Tina Turner, the queen of rock and roll

“Simply the best”, simply the best, as one of his songs says. Tina Turnerwho died this Wednesday at the age of 83, racked up hits during her long career as a rocker, revived in the 1980s.

Black skin, long blonde hair, a devastating smile and an explosive performance on stage: the “queen of rock‘n’roll” wowed stadium crowds around the world.

From Canada to Australia, more than 200 million people have applauded the singer, a true showbiz miracle that earned her eight Grammy Awards.

July 1976: Tina sneaks out of the hotel room in Dallas, Texas, where her husband, singer Ike Turner, who had just hit her for the last time, is sleeping. At 36, she has hit rock bottom.

He only has 36 cents in his pocket, he has just finished the tour that was going to start that night and begins a wandering existence to escape this drug addict and violent husband.

The turbulent life with Ike

The couple had met 20 years earlier in Saint-Louis (Missouri, center). Tina, who was still called Anna Mae Bullock, was just 16 years old and sang for “Kings of Rhythm,” the blues group led by Ike Turner, eight years her senior.

With Ike, Tina, born in Nutbush, Tennessee, on November 26, 1939, escapes her fate as the daughter of divorced workers, placed at an early age as a maid.

But she also discovers the violence of a man who decides everything and makes her change her name and surname.

“The Ike and Tina Turner Revue” became one of the most popular black bands in the country in the 1960s.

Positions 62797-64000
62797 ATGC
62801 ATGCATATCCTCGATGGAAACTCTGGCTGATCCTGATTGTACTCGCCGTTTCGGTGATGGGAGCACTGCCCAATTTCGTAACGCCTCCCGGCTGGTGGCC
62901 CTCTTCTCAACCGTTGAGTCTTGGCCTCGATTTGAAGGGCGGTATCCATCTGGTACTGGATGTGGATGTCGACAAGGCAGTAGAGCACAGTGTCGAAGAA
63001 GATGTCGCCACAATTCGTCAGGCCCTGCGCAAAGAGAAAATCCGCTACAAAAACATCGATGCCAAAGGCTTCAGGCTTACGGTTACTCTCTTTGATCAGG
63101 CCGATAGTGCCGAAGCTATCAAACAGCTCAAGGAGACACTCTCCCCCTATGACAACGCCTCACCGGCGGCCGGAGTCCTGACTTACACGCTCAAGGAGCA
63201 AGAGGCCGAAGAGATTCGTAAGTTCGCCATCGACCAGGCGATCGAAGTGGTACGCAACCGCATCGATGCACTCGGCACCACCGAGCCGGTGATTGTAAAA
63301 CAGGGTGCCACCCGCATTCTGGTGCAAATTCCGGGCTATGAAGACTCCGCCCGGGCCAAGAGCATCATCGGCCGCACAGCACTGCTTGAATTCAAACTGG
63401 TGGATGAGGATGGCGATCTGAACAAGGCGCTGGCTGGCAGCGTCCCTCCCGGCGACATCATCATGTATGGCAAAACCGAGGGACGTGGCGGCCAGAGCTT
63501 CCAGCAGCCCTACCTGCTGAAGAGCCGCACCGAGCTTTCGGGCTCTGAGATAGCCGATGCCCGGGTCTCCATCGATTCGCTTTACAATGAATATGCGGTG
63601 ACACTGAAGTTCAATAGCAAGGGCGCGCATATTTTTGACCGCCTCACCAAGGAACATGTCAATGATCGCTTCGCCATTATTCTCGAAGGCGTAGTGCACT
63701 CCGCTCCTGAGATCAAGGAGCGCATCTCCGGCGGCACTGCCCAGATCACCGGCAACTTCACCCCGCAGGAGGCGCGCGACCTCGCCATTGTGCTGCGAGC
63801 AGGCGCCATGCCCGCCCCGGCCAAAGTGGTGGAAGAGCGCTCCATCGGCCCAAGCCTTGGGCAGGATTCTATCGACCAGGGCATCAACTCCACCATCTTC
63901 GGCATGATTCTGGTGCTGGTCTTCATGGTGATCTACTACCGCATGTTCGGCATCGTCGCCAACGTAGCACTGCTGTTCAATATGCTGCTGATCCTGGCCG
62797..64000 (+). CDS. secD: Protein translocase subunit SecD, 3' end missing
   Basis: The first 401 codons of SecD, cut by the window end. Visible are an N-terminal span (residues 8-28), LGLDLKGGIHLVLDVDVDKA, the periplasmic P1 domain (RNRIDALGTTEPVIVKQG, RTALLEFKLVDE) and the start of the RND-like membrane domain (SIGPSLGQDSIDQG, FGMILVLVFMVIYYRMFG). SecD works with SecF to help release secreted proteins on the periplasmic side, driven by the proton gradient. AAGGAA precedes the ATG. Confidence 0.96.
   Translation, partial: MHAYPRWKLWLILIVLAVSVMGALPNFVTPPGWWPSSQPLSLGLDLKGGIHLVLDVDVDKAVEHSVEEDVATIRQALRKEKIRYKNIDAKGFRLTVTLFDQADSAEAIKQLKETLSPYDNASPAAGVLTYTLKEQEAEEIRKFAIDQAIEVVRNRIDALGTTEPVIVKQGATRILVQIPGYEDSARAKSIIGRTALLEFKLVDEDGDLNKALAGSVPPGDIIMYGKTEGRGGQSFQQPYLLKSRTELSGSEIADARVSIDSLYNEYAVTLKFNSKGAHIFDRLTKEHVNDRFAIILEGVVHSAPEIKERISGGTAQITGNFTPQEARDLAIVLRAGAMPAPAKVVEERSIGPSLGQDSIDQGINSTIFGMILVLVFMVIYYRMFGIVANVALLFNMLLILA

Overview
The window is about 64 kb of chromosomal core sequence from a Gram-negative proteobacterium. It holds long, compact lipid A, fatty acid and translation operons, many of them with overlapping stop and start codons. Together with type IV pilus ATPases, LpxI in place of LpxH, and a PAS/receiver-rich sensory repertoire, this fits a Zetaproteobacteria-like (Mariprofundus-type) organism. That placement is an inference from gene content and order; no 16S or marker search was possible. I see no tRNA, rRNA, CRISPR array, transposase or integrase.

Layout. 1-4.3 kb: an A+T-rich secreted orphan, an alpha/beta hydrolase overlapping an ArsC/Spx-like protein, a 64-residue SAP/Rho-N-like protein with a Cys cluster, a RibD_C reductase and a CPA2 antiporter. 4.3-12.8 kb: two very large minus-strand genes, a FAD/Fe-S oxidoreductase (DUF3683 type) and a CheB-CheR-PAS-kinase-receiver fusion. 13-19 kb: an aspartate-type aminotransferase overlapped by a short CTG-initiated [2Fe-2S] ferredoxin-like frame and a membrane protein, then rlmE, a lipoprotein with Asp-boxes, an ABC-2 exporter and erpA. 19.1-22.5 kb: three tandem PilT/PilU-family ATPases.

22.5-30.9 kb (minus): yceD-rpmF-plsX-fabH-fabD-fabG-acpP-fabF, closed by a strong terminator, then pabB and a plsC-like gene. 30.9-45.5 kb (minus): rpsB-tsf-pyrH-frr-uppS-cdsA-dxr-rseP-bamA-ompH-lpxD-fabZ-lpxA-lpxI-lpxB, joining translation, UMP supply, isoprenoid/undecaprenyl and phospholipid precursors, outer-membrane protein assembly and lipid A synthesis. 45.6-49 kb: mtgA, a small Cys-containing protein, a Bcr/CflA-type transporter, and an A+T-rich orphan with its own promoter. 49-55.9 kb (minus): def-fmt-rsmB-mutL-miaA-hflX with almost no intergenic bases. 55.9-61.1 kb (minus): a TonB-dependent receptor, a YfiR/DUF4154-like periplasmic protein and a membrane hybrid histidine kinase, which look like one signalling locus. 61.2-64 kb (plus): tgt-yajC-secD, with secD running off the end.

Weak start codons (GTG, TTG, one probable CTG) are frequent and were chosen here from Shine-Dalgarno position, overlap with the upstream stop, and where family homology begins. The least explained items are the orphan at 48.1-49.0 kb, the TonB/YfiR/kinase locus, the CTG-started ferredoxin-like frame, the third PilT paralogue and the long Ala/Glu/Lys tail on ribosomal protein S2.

But the group, which spins at the hellish pace of 270 concerts a year, struggles to break through the black circuit.

Things changed in 1966 when Ike and his musicians opened the Rolling Stones’ UK tour, opening the door for the pair to success in Europe.

England will also be the occasion for Tina Turner start his career in the cinema, with “Tommy” (1975), the opera rock of the British pioneers of the mod movement, The Who.

But Ike takes offense at his wife’s success, until in 1976 his victim finally runs away.

Changing hideouts regularly to escape her pursuer, Tina ends up getting a divorce and takes refuge in Buddhism.

But the debts were piling up and his career seemed to be on the sidelines. Until the day he meets Australian producer Roger Davies, who had already launched Joe Cocker’s career.

The resurrection

Roger changes everything: look, musicians, repertoire and gives the singer a decidedly rocker boost. Tina returns to the stage alongside such giants as Mick Jagger, Rod Stewart and David Bowie.

In 1983, Tina reprises a 1971 hit, “Let’s Stay Together,” which marked her resurrection. But it wasn’t until that song was number six on the UK charts that the single was finally released in America.

The following year is the year of consecration with the album “Private Dancer”, whose authorship is signed by guitarist Mark Knopfler (Dire Straits).

With “What’s Love Got To Do With It”, Tina finally makes it to the top of the charts in her native country.

He triumphed in the cinema in 1985 in the third film of “Mad Max”, with Mel Gibson and signs another success: “We Don’t Need Another Hero”.

End of life in Switzerland

With over 50 million albums sold, Tina Turner rack up fake farewell tours. At 70, she was still active on the stage.

He settled permanently in Europe in the 1980s, dividing his life between Zurich and a villa in Villefranche-sur-Mer, near Nice, with his partner Erwin Bach, 17 years his junior. They married in 2013, when she also took Swiss nationality and abandoned the American one.

She racked up distinctions such as the French Medal of Arts and Letters and an invitation to the White House from George W. Bush, who greeted her with the title of “the most famous legs in show business.”

Tragedy struck his life in 2018 with the suicide at the age of 59 of his eldest son Craig, the result of his relationship with saxophonist Raymond Hill.